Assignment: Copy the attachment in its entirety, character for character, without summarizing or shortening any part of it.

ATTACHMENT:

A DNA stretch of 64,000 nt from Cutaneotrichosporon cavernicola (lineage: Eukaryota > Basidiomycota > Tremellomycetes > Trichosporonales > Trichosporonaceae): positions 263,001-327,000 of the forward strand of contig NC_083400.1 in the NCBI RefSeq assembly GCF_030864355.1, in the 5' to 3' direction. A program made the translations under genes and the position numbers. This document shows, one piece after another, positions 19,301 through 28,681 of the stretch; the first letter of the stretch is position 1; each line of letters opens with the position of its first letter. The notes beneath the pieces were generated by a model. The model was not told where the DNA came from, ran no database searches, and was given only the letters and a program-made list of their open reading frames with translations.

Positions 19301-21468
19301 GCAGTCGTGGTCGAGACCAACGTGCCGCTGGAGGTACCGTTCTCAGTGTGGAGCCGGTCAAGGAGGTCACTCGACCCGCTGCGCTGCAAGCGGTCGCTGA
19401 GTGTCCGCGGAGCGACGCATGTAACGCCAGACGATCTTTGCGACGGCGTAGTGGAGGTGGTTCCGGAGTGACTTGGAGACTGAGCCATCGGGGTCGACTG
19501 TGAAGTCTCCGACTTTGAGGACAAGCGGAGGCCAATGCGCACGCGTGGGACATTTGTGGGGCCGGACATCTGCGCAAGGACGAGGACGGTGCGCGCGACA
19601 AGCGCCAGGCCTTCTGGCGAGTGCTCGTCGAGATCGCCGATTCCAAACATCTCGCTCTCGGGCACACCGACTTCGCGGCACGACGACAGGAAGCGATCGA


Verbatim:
A DNA stretch of 64,000 nt from Cutaneotrichosporon cavernicola (lineage: Eukaryota > Basidiomycota > Tremellomycetes > Trichosporonales > Trichosporonaceae): positions 263,001-327,000 of the forward strand of contig NC_083400.1 in the NCBI RefSeq assembly GCF_030864355.1, in the 5' to 3' direction. A program made the translations under genes and the position numbers. This document shows, one piece after another, positions 19,301 through 28,681 of the stretch; the first letter of the stretch is position 1; each line of letters opens with the position of its first letter. The notes beneath the pieces were generated by a model. The model was not told where the DNA came from, ran no database searches, and was given only the letters and a program-made list of their open reading frames with translations.

Positions 19301-21468
19301 GCAGTCGTGGTCGAGACCAACGTGCCGCTGGAGGTACCGTTCTCAGTGTGGAGCCGGTCAAGGAGGTCACTCGACCCGCTGCGCTGCAAGCGGTCGCTGA
19401 GTGTCCGCGGAGCGACGCATGTAACGCCAGACGATCTTTGCGACGGCGTAGTGGAGGTGGTTCCGGAGTGACTTGGAGACTGAGCCATCGGGGTCGACTG
19501 TGAAGTCTCCGACTTTGAGGACAAGCGGAGGCCAATGCGCACGCGTGGGACATTTGTGGGGCCGGACATCTGCGCAAGGACGAGGACGGTGCGCGCGACA
19601 AGCGCCAGGCCTTCTGGCGAGTGCTCGTCGAGATCGCCGATTCCAAACATCTCGCTCTCGGGCACACCGACTTCGCGGCACGACGACAGGAAGCGATCGA